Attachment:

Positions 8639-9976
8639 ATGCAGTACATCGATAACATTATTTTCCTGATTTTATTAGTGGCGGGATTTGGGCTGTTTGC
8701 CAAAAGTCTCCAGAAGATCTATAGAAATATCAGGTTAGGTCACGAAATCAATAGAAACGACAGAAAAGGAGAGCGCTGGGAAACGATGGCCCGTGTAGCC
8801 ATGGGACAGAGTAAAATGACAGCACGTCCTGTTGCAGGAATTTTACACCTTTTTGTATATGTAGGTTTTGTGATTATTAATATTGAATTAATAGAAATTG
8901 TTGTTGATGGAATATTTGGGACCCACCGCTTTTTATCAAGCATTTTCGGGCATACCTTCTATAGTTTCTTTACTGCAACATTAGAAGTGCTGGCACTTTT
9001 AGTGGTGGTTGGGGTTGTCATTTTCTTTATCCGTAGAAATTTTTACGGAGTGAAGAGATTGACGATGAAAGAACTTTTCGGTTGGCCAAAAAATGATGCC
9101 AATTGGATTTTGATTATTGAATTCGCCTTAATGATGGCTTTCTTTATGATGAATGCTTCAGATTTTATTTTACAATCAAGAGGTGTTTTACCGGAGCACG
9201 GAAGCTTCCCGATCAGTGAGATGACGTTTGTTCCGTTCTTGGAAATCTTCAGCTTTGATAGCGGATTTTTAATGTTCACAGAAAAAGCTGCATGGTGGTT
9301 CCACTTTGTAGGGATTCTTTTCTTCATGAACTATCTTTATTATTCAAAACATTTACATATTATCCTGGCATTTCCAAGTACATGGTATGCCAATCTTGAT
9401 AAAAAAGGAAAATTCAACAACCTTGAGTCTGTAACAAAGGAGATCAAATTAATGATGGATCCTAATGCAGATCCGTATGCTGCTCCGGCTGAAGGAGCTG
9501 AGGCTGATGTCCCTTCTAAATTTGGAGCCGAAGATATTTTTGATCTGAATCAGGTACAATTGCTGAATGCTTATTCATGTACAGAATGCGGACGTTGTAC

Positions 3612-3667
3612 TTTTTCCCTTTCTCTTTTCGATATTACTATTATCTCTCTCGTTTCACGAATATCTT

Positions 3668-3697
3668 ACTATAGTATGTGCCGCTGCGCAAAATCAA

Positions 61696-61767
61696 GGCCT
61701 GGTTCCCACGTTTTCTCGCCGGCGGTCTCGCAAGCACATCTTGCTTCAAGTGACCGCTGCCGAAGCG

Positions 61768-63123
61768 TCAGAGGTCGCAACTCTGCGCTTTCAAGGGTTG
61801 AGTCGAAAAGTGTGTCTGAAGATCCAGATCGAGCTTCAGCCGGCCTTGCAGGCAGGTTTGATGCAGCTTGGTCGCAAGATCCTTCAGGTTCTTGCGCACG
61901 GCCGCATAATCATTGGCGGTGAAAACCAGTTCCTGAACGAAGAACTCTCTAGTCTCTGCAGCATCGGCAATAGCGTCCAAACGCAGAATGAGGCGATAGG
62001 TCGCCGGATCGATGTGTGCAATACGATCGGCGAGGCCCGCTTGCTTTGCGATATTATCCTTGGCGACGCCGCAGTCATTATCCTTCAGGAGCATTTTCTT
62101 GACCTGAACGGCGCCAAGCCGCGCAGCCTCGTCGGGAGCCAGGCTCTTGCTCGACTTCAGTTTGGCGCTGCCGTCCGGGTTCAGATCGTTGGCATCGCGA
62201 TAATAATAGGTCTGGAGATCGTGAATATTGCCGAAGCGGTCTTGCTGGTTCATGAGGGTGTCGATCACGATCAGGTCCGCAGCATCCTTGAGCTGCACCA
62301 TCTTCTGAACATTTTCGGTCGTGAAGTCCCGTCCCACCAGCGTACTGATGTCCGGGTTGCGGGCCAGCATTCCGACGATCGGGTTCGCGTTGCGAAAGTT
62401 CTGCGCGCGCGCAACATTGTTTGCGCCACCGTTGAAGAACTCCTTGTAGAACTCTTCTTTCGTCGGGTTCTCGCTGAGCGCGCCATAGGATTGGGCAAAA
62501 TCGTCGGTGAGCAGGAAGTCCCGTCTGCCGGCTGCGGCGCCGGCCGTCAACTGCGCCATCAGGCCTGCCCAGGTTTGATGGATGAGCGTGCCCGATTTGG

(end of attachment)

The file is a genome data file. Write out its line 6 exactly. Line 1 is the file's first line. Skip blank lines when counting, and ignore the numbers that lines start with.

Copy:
9001 AGTGGTGGTTGGGGTTGTCATTTTCTTTATCCGTAGAAATTTTTACGGAGTGAAGAGATTGACGATGAAAGAACTTTTCGGTTGGCCAAAAAATGATGCC